The USA won 2-1 in the women's final at Wembley to complete a hat-trick of titles in an event it has dominated since it was first included at the Games in 1996.
The victory helped make up for the heartache of last year's World Cup final penalty shootout loss to Japan and Sundhage was already looking to regain that title last night.
"I'll tell you this: 2015, there'll be a World Cup in
"We always said that the USA are physical, they have a great attitude.
"Now, if you add to that some technique, like
Despite holding off a
"I painted a picture that we'd keep possession," Sundhage said.
That they did not make that tell was down to Sundhage's players reacting to what was in front of them.
She said: "They found a way to win. Phenomenal. Because that is not easy.
"They played with a huge heart and they changed the tactics and little bit. Wonderful."
The American side also had a trump card in
Lloyd, who missed in last year's World Cup final shootout, said: "Maybe for my third Olympic final, I'm going to have to score a hat-trick."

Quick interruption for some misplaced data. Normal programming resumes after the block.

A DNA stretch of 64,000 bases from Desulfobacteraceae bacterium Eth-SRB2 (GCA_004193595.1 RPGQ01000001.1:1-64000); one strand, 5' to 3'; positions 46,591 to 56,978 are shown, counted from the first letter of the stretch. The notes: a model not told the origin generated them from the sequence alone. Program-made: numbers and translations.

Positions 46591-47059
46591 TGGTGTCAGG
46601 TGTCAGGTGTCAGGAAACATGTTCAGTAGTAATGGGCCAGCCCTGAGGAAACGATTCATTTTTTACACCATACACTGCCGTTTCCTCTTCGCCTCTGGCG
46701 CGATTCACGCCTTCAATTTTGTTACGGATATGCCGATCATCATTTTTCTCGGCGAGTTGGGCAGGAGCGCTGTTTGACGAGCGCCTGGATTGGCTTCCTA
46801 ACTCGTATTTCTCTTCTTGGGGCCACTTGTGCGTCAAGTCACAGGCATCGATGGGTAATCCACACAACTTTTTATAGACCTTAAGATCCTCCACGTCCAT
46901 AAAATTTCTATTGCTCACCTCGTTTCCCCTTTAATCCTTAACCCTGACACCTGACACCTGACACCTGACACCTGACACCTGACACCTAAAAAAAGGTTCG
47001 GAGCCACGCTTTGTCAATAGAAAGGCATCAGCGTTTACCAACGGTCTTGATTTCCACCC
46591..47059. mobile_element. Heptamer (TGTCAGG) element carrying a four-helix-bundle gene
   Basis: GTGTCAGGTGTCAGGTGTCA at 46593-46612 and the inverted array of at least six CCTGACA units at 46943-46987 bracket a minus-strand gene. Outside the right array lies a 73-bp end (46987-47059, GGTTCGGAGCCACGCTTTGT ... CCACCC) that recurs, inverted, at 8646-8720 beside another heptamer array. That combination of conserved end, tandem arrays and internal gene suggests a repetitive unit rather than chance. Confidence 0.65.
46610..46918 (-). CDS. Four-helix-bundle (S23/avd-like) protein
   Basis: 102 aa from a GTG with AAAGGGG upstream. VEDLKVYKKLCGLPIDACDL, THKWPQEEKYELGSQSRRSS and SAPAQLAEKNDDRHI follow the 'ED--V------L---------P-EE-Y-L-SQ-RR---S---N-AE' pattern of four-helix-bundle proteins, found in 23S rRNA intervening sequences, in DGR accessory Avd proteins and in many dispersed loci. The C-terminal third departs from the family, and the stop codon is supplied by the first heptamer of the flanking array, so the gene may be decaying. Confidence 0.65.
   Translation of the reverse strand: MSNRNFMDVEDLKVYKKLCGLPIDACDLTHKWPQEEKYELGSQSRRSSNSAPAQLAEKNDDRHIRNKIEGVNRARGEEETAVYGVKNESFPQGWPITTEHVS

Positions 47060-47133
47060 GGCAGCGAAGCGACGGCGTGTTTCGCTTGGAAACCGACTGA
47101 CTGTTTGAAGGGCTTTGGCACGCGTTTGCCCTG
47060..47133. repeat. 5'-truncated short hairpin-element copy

But Lloyd admitted it would be hard to top a double at the home of football in front of a crowd of 80,203; a record for an Olympic women's match.
"Wembley was amazing," she said. "To play in all these historic stadia is amazing.
"80,000 people for a women's final is unbelievable - it says a lot and we feel very lucky.
"I don't know exactly how many were in
"It says a lot about the growth of women's soccer and that's amazing."
"Yes, I believe it's changing and it is developing currently," he said.
"I don't think it's only about skill and physical aspects.
"The defence and organisation have been developing."
London 2012 has given women's football in the UK an 'unprecedented platform' on which to create a lasting legacy, according to the Football Association's head of national game Kelly Simmons.